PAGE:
This article, written by Olli Tammilehto, has been published in the book Sustainable Futures: Replacing Growth Imperative and Hierarchies with Sustainable Ways edited by Marko Ulvila and Jarna Pasanen (Ministry for Foreign Affairs of Finland 2009) and in Sustainable societies web site http://www.ymparistojakehitys.fi/susopapers/index.html in 2009 (written in October 2008) . You can republish it in English or in any other language but you should first inform the author.

Rapid Social Change as a Pre-Requisite For Preventing Global Climate Catastrophe

Our ecological situation on the Earth is very precarious. We are on the verge of global climate catastrophe. Humanity has only a short period of time to change its metabolism with the rest of nature. According to leading climate scientists, if we do not decrease the emission of greenhouse gases very rapidly, a self perpetuating climate change starts which ultimately leads to the death of billions of people, the loss of half of the biodiversity and most of the planet becoming uninhabitable. For technical and political reasons it is not possible to make the needed emission reduction by technical fixes alone. A rapid change in social structures, including power relations, is needed. This paper tries to show that such a change is within the bounds of possibility. The argument is based on analogous historical experiences, on the nature of social reality today, on the structure of human subjectivity and on dissatisfying consumption.


Accelerating climate change

Mainstream solutions

Growth imperative as a stumbling block

Really existed revolutions

Parallel society

Common wealth

Dissatisfying consumption




Accelerating climate change

According to Intergovernmental Panel on Climate Change a cut of 85% is needed by the year 2050 if we are to keep carbon dioxide concentration in the atmosphere below 400 parts per million and the temperature rise below 2oC1. Above that level it may be not possible to prevent some potentially catastrophic processes as the death of Amazon rainforest and sea level rise of several meters. To attain such a target, the Global North should reduce its emissions even much more – at least 95%2. Fairness demands that because old industrial countries are responsible for most of the historical emissions threatening the climate.

However, IPCC's emission cut target is probably too moderate. Many leading climate scientists say that the global climate is much more sensitive to greenhouse gas emissions and other radiative forcings than IPCC's models estimate3. In fact, climate change during the last years has been more rapid that IPCC predicted. For example, the Arctic Ocean is losing sea ice up to 30 years ahead of IPCC forecasts.4 The melting of Arctic permafrost has started. Methane, a greenhouse gas 20 times more potent than carbon dioxide, is gushing now into the air so strongly that it prevents Arctic lakes to freeze over during the winter. Arctic permafrost contain twice as much carbon as the entire atmosphere. Melting permafrost has not been taken into account in any climate models.5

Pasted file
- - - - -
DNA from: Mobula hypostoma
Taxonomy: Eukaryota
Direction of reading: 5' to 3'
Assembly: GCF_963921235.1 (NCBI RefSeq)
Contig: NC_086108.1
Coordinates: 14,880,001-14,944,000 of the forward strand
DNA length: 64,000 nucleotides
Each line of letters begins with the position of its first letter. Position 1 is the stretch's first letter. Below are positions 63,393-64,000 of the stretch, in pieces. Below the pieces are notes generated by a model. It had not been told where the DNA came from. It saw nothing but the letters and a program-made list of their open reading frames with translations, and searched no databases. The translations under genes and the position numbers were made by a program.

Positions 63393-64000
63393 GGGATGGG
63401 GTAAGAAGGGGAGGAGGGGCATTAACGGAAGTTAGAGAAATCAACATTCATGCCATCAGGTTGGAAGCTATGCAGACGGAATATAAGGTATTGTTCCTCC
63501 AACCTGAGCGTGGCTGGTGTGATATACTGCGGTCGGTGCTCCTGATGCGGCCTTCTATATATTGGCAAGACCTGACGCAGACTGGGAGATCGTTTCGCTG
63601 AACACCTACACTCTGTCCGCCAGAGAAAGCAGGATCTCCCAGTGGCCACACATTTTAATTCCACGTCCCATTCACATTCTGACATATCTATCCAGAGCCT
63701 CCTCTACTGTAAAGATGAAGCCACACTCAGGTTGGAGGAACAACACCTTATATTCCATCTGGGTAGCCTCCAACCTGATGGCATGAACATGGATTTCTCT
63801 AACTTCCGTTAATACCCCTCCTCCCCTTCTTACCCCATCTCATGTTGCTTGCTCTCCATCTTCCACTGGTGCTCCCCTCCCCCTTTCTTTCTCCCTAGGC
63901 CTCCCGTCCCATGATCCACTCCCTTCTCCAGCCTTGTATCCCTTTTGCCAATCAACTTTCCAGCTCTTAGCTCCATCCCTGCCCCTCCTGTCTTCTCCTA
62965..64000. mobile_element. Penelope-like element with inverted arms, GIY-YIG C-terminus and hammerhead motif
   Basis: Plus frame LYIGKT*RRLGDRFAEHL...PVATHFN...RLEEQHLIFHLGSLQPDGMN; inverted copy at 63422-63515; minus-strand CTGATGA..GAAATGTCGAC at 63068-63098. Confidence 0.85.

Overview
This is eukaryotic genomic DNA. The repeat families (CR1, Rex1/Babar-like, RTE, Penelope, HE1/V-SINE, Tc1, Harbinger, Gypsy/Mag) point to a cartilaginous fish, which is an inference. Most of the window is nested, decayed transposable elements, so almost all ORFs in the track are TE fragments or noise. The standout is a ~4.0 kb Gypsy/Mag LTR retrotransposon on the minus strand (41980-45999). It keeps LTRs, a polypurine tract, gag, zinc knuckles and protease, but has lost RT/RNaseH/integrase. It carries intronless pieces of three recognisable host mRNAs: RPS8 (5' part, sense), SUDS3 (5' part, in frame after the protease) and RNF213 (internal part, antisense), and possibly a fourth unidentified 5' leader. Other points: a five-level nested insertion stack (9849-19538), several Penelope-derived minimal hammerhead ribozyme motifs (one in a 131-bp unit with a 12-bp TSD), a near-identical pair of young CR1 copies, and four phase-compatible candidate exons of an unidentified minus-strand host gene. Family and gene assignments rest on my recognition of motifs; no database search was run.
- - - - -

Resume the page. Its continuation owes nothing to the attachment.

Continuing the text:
Accordingly, emission reductions should be even more drastic and rapid. In a few decades we should stop greenhouse gas emission altogether. And probably even that would not be enough: According to several leading climate scientists even the present carbon dioxide level of 385 ppm is too much and it should be reduced to 350 ppm or lower6. It means that a large part of the carbon assimilated from the air by green plants should not be used but should be let to be stored by natural processes or by human efforts.

Mainstream solutions

The mainstream response to the situation is to propose some technical fixes: capturing carbon dioxide from the coal power plants, building nuclear power stations, planting trees, increasing renewable energy, raising the efficiency of energy use etc. But there are many technical constraints that prevent the deployment of these technologies rapidly and extensively enough to combat climate change.

The present system of energy production and consumption has absorbed enormous investments for half a century or more. If you have enough time you can replace or renovate it completely without difficulties: the components of the system wear out anyway and must be replaced. But to do so in a couple of decades – as would be necessary in a solely technical change model – is impossible: you cannot deploy enough skilled workers, materials and energy. Anyway, a rapid replacement program would suck so much energy that positive net energy to replace fossil fuels could be acquired only after many decades. Instead the program would for time being increase the use of fossil fuels7.

It has been calculated, for instance, that a program starting one nuclear power station construction every month would begin to produce net energy only after 33 years8. This calculation uses rather optimistic assumptions. The time to wait net energy would be even longer if you take into account the increasing amount of energy needed to uranium mining: rich deposits are soon to be depleted9.